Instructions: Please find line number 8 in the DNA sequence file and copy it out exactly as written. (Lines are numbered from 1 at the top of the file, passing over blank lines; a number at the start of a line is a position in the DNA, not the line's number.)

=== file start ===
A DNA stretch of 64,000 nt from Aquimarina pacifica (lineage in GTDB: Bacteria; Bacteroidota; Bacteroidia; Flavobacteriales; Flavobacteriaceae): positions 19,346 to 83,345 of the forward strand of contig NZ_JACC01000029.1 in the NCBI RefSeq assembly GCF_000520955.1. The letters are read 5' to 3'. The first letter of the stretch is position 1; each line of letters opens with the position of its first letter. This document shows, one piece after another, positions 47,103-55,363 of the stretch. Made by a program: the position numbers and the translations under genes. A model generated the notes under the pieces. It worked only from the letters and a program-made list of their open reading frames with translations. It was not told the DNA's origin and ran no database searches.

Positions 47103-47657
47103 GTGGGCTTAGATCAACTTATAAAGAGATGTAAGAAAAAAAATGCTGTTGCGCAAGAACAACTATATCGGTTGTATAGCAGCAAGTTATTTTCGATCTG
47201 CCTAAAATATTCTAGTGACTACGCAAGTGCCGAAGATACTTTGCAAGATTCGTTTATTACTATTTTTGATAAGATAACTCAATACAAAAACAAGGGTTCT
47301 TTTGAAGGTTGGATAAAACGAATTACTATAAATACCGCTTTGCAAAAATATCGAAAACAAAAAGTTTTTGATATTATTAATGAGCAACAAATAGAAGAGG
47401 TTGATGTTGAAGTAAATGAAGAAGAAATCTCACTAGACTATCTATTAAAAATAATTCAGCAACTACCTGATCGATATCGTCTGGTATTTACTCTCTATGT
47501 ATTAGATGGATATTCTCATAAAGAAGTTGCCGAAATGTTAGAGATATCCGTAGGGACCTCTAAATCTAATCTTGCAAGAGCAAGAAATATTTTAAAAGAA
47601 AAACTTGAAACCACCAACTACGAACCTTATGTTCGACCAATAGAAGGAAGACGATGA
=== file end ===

47601 AAACTTGAAACCACCAACTACGAACCTTATGTTCGACCAATAGAAGGAAGACGATGA